If the guys who worked on your a/c had to work under the dash (which is necessary for some a/c components), they could have loosened a connection or damaged the speaker wire.
To check, try the following methods:
1) Remove the radio (search for instructions online), pull it out of the dash far enough to release the antenna and wiring connectors from the back (usually by pulling them straight out), then remove the stereo entirely. Then you can check the connectors and the wiring in the console for any obvious problems.
2) You didn't say which speaker quit working, but if the a/c guys had anything to do with it, it was probably one of the fronts. Check the wiring by removing any cover panels under the appropriate side of the dashboard, then sticking your head under the dash with a flashlight and looking for anything wrong with the wiring. IMPORTANT NOTE:
Any time you're working under the dash, disconnect the car battery first to prevent accidental activation of the air bags.
3) Depending upon the age of the stereo, it is possible (though fairly unlikely) that one channel has gone dead. To test this while the stereo is out, you'll need to:
--provide power by running a wire from the positive terminal of the car battery to the appropriate terminal on the back of the stereo, which usually corresponds to a red wire on the connector.
--provide a ground in the same way, from either the battery's negative terminal or a known good ground point. The ground wire from the stereo is usually black (sometimes dark brown).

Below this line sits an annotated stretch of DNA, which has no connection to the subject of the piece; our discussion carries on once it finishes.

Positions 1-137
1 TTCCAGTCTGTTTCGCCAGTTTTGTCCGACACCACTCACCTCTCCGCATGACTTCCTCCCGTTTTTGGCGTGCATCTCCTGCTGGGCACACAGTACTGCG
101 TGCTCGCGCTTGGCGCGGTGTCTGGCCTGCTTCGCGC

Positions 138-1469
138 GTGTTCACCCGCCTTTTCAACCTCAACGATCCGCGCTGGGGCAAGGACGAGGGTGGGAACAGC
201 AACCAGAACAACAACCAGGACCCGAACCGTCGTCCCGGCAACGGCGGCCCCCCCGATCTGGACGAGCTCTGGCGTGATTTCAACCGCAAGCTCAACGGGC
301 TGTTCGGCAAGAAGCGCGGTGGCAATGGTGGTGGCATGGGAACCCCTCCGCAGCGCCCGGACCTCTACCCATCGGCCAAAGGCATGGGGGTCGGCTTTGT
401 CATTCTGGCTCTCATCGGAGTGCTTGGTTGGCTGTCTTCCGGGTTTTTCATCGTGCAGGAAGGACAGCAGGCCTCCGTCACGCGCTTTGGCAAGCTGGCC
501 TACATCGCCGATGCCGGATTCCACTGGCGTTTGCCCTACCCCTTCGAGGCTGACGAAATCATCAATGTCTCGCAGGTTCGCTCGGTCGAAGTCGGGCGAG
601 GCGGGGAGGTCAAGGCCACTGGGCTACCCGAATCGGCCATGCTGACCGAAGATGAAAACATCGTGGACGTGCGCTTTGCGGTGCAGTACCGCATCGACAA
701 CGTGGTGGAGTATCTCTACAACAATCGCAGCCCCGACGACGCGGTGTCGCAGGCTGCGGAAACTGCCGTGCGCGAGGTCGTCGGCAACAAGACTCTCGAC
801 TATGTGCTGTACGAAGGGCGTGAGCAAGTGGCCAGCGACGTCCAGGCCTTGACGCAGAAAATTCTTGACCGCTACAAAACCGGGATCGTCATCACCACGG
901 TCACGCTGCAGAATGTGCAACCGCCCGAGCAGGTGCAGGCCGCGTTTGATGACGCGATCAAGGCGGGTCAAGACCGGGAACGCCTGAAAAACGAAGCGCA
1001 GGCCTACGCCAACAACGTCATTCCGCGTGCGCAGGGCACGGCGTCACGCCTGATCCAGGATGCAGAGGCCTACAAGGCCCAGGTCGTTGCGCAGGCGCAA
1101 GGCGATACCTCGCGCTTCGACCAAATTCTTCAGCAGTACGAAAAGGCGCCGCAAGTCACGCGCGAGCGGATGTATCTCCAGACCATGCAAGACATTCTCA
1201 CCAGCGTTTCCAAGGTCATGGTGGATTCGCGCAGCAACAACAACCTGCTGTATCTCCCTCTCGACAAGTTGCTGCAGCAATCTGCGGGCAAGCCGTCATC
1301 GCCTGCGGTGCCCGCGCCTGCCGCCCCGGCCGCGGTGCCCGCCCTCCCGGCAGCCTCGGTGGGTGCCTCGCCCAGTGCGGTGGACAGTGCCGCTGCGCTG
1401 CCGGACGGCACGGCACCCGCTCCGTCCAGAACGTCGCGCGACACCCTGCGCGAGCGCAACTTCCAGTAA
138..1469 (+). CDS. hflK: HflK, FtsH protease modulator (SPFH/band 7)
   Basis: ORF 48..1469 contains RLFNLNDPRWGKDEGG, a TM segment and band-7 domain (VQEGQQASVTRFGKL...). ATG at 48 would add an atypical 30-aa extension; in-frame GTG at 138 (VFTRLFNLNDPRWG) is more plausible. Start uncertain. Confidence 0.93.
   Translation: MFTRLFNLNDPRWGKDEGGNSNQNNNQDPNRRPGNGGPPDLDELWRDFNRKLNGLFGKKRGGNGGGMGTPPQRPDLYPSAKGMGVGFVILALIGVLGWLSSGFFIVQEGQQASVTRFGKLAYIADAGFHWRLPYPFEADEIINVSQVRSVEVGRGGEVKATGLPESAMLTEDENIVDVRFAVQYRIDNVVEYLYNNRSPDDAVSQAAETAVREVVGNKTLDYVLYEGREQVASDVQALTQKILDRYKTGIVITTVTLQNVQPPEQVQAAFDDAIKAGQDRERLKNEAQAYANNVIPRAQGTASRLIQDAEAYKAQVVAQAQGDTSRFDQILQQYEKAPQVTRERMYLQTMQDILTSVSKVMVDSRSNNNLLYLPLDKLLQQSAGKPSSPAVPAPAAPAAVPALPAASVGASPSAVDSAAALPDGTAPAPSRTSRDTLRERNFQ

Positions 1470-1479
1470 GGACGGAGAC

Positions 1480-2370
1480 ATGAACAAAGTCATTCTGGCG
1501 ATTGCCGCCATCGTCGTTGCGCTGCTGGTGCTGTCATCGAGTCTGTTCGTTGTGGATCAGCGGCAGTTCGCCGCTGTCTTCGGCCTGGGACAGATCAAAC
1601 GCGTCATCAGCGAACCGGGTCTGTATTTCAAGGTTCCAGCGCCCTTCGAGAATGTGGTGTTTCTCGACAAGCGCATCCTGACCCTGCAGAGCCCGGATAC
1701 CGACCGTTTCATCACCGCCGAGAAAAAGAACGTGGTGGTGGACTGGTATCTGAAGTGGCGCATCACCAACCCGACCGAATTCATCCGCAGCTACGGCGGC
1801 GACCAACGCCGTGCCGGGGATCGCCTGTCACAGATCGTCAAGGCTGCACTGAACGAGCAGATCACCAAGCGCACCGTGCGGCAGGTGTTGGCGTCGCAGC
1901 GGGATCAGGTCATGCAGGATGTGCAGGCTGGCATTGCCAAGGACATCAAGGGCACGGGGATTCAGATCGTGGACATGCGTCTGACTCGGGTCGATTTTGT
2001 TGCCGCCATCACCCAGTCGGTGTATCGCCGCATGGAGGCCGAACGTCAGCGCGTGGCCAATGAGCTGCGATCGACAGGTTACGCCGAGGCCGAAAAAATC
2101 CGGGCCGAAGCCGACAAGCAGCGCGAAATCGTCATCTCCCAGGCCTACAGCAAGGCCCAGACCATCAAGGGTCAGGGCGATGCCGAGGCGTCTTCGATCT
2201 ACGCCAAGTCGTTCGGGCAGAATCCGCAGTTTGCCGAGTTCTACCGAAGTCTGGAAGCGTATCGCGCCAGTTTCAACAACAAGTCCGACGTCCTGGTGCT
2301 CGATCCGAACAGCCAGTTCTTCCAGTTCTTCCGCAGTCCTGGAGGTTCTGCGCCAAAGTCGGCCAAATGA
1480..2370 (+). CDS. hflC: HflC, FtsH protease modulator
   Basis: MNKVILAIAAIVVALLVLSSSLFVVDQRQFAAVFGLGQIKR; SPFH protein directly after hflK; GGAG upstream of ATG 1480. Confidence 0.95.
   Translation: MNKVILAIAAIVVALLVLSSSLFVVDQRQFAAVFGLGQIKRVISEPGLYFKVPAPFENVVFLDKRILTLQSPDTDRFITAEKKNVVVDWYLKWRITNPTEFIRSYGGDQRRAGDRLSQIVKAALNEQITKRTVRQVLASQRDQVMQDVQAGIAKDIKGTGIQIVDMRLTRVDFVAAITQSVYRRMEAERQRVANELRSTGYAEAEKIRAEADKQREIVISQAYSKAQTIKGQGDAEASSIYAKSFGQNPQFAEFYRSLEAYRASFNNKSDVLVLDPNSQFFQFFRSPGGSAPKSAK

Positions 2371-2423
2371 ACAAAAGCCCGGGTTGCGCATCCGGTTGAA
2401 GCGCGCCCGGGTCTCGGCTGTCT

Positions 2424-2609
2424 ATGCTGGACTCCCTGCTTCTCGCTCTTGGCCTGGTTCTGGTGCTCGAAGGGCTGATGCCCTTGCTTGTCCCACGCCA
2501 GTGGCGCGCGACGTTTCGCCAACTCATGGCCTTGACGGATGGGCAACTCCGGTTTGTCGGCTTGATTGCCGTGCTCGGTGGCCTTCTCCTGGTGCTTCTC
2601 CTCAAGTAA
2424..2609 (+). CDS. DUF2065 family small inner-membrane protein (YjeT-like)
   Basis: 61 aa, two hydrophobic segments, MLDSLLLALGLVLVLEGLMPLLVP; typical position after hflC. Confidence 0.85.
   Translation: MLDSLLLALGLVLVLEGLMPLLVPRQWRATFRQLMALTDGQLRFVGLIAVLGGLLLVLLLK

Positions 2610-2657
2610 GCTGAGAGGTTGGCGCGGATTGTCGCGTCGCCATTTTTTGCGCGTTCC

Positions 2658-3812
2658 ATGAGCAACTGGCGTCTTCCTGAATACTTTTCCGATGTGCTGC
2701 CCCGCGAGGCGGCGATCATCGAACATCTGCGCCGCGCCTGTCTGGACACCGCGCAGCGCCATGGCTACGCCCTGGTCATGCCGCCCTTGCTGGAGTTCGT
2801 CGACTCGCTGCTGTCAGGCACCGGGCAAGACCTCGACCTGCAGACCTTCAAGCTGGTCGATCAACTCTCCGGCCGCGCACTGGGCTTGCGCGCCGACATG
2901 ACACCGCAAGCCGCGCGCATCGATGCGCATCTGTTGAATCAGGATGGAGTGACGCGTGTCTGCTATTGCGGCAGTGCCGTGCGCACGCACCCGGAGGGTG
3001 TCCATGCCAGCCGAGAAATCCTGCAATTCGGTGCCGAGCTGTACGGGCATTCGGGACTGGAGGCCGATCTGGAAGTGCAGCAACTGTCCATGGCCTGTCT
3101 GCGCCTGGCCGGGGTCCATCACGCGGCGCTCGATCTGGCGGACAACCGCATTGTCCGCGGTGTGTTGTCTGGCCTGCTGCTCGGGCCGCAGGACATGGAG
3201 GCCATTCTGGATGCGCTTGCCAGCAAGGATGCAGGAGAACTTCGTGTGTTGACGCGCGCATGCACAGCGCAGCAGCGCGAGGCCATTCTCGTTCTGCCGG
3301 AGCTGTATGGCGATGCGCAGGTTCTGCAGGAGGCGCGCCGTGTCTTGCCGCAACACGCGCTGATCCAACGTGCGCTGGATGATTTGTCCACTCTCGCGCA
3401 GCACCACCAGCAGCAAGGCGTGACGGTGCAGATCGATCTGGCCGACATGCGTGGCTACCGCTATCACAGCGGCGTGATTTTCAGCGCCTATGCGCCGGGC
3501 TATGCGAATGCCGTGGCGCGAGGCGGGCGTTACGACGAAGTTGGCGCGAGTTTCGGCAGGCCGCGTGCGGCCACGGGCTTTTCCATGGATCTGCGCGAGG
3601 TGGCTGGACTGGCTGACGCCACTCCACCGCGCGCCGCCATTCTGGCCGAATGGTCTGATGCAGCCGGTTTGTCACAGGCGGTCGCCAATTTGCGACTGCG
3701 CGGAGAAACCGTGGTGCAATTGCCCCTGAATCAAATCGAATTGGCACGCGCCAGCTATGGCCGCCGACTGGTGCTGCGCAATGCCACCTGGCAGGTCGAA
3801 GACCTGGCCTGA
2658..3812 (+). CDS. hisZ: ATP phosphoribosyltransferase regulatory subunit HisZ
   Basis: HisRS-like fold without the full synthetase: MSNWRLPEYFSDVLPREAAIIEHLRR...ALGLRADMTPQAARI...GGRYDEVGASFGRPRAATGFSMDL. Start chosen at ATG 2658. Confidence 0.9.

--provide a substitute pair of wires to the dead speaker (or any other car speaker you've got hanging around). Usually, each pair of speaker wires from the stereo is a wire of one color and another wire of the same color with a stripe (for example, purple and purple/white). Figure out those connections from the stereo, then connect the other ends of the wires to the speaker.
--turn the car key to "accessory," then turn on the stereo and see if the test speaker works. If it does, you know the problem is the wiring or connectors under the dash. If it doesn't, then the problem is the stereo itself.
--if the stereo doesn't turn on at all, it probably means that you've connected power to the "keep alive" terminal that keeps the radio's memory alive. Look instead for another brightly colored wire (often with an inline fuse, usually NOT blue), and try providing power to that terminal. Sometimes, a sticker on the stereo will show the proper electrical connections, or you could try looking online.
4) Or, you could call up the guys who worked on your a/c. First, ask them exactly what they repaired/replaced on your a/c, then ask if any of their work was under the dash. If they say yes, then tell them you think they screwed up your stereo wiring. If they admit that's possible, ask them to fix it themselves, or agree to pay the cost of a car audio installer to fix the problem, if the installer finds out it's probably their fault.
The following diagram shows a typical auto a/c system. The components usually found under the dash are shown at lower left. If the a/c guys repaired or replaced the expansion valve or anything related to the evaporator, that means they were almost certainly under the dash. (On GM vehicles, however, the expansion valve is often in the engine compartment, but the other components are similar to those shown here.)